Indeed, Ra is right to fear it. Despite all the precautions Ra had taken, His own heka was used against Him by the Goddess Aset. Aset, “Whose heart was more rebellious than an infinite number of men, more smart than an infinite number of Gods . . . more clever than an infinite number of spirits,” managed to acquire a sample of Ra’s saliva. (Meeks, 98) Ra took pains to change names on a daily basis, in order to protect Himself (for to know a God’s true name is to have total control over that God), but it was to no avail. She mixed the saliva with the earth that clung to it, fashioning it into the form of a venomous serpent. Aset left the snake on a path that Ra walked down every day, and inevitably, He was bitten by it. Because it was not one of His own creations, He could not cure Himself of the venom. Consequently, “the world was plunged into darkness, shards of pottery began walking about, stones began to talk, and mountains took to wandering hither and thither.” (Meeks, 98) Aset eventually stepped forward and offered to cure Ra on the condition that He tell Her His true name. Ra had no choice but to agree, though He did so on the condition that only Aset and Her son Heru-sa-Aset, when He came of age, could know Ra’s true name. (Meeks, 99)

Threatening to incite Cosmic disaster, as Aset had done, was one of the tactics employed by Ancient Egyptian hekau. If the spell fails, the sky will literally fall, the inundation will cease, among other horrible calamities no one would wish to see come to fruition. On page 75 of her text Magic in Ancient Egypt (Revised Edition), Egyptologist Geraldine Pinch has this to say on this particular method of threatening the Gods and other entities:

The [hekau] usually protects himself by saying ‘It is not me that is saying this, but X,’ X being the God Whose role [the hekau] is playing in the rite. This suggests that even though it was only role playing, the Egyptians themselves had doubts about this procedure. Words were powerful, so such formulae might actually damage ma’at (the Divine Order).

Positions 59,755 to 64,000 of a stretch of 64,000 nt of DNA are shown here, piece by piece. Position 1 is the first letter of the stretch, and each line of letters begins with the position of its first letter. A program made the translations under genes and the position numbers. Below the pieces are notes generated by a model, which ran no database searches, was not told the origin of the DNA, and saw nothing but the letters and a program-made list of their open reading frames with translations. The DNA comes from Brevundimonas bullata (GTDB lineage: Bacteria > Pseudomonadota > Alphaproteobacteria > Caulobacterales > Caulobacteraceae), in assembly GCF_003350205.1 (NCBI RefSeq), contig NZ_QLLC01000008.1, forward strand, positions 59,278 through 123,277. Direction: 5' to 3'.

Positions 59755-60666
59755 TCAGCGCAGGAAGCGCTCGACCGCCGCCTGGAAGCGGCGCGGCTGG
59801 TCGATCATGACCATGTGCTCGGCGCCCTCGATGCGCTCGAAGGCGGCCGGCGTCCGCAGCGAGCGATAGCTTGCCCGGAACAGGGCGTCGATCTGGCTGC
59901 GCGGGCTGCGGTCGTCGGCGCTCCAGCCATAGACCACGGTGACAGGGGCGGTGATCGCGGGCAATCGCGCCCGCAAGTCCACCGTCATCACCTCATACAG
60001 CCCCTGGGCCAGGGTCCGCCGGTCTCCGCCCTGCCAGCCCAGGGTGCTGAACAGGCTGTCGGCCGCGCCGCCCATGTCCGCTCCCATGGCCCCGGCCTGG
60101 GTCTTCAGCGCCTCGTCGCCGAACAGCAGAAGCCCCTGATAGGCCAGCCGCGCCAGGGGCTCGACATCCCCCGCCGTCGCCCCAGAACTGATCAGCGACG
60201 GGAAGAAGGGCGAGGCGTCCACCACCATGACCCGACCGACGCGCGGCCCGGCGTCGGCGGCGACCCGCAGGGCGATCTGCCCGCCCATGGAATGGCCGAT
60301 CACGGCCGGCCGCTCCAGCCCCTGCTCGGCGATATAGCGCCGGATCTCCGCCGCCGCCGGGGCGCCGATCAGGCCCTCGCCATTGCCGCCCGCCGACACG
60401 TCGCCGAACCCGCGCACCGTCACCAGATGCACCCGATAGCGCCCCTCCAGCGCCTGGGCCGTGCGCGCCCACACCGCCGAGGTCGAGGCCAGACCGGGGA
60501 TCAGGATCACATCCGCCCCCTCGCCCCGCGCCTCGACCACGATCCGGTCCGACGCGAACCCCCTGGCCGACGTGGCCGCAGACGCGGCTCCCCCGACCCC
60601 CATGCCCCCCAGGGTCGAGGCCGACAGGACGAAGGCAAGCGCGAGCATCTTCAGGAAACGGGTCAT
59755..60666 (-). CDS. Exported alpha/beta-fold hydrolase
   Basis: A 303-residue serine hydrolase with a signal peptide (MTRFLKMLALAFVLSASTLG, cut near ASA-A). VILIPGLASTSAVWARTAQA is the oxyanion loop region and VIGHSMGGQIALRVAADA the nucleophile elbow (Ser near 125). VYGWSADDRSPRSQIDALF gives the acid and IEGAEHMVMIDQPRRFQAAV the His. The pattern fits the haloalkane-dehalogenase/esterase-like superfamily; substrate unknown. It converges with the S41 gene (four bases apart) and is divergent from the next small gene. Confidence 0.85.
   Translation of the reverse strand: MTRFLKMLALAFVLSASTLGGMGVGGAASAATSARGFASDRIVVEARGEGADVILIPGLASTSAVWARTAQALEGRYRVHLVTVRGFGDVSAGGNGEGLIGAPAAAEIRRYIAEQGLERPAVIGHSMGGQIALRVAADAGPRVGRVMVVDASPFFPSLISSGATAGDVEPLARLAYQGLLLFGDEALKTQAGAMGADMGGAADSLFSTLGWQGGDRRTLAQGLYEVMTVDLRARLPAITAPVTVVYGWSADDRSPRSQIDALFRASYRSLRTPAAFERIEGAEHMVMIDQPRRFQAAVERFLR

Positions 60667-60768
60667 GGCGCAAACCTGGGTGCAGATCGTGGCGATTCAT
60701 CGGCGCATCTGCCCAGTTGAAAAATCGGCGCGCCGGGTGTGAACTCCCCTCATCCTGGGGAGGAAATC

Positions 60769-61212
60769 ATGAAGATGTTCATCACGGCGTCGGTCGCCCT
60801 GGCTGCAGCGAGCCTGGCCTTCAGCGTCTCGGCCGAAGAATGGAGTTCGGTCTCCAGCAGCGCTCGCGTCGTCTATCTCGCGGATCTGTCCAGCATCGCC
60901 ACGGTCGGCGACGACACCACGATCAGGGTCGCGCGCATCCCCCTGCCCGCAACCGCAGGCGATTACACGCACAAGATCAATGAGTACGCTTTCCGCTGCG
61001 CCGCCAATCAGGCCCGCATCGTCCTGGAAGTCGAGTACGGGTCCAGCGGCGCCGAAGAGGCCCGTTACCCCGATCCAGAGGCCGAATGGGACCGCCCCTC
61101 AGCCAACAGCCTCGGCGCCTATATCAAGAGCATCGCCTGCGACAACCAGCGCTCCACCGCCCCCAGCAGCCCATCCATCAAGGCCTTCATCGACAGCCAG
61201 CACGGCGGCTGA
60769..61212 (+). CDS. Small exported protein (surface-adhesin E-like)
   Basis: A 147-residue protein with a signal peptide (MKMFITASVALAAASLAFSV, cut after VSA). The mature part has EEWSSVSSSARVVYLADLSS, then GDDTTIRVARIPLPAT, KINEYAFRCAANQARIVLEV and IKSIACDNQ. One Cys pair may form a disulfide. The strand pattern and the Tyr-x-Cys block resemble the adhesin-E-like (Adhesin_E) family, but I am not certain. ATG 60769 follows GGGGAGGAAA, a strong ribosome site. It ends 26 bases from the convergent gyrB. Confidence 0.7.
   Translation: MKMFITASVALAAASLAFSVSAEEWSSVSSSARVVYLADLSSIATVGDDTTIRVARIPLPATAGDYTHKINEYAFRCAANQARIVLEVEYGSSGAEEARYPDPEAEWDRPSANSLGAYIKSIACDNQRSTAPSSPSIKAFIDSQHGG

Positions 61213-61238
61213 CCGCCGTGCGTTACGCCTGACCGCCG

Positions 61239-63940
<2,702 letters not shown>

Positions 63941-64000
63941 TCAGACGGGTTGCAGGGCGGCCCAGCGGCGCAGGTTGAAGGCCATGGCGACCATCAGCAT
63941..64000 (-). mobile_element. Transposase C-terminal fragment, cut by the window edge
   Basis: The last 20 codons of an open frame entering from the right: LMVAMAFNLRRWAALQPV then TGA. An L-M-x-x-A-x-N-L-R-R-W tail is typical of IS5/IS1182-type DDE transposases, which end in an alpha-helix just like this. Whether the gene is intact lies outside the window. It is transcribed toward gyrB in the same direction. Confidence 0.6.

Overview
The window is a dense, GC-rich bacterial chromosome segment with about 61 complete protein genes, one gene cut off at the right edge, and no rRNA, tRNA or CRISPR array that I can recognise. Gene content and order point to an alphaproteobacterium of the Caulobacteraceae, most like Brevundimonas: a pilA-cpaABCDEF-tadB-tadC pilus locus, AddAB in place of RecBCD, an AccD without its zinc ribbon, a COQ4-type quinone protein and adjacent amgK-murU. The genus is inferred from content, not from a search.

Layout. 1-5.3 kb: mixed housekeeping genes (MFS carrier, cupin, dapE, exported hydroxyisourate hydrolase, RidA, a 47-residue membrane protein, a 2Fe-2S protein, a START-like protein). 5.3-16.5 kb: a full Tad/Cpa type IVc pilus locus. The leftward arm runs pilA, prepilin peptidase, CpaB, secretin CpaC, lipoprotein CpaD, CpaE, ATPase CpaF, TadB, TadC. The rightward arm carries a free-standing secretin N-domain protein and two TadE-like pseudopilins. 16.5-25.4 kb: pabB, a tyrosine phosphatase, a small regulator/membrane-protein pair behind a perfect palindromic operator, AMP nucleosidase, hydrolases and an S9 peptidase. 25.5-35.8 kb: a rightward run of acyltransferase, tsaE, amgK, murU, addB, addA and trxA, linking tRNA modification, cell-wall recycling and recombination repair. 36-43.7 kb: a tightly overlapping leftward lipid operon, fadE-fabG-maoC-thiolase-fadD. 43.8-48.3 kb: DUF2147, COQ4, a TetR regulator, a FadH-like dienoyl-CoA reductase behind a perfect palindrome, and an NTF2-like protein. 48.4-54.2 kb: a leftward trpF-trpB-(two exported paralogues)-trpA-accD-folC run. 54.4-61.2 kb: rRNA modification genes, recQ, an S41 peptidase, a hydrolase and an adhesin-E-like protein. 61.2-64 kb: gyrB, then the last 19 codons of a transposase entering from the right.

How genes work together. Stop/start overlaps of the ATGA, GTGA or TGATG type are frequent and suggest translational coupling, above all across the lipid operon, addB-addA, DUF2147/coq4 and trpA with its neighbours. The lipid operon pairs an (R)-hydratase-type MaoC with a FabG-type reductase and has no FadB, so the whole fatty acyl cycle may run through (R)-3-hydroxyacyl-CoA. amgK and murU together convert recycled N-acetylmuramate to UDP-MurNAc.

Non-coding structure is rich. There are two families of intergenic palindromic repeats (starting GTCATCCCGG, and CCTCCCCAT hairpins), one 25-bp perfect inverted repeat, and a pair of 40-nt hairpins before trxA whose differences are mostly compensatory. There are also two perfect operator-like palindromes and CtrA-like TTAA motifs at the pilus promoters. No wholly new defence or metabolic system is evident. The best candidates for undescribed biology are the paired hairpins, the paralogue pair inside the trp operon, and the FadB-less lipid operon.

Another popular method was the procurement of positive Divine influence through the interference of cult — or rather, the bare threat of interference, which could also damage or upset Cosmic and subsequently societal order as previously mentioned. Deities would sometimes be threatened with the desecration of Their temples, the slaughter of Their sacred animals in the forecourts of Their temples, the emptiness of Their shrines. Pinch mentions a headache spell which promises to slaughter a cow in the forecourt of Hathor and a hippopotamus in the forecourt of Set. The hekau even threatens to wrap the sacred icon of the God Yinepu (Anubis) with the flayed hide of a dog, and the sacred icon of Sobek with the flayed hide of a crocodile. (Pinch, 74 – 5) One would have to be quite desperate to issue such threats.

Why would a God need to honor such blatant disrespect or “empty threats”?

Geraldine Pinch posits that these heka formulae are not so much threats as predictions. The hekau, speaking on behalf of his fellow man, is reminding the Gods that if humans are not regularly cured, protected, and favored so that they may flourish, they will abandon the Gods and cease to maintain temples, make offerings, and respect the sacred animals. (Pinch, 75) Essentially, threats in heka are a reasonable demand for the enforcement and maintenance of the “gift economy” and the network of energies which sustains Cosmic and societal ma’at. The Gods must take these threats seriously and treat human beings humanely, or else everything falls to pieces and everyone suffers, including and especially the Gods.


Because I do not have the manner of parallax required to definitively know what is externally, “universally,” and ultimately moral and ultimately immoral, I cannot say. That is a personal judgment each person must make for him- or herself, and hope that judgment is remotely close to being correct — whatever “correct” might mean. What I can say is that both bribing and threatening the Gods (and other more-than-human entities) is entirely doable. I can also say that I happen to think that these practices are both effective and permissible, coming from both personal experience and knowledge acquired from reading historical sources.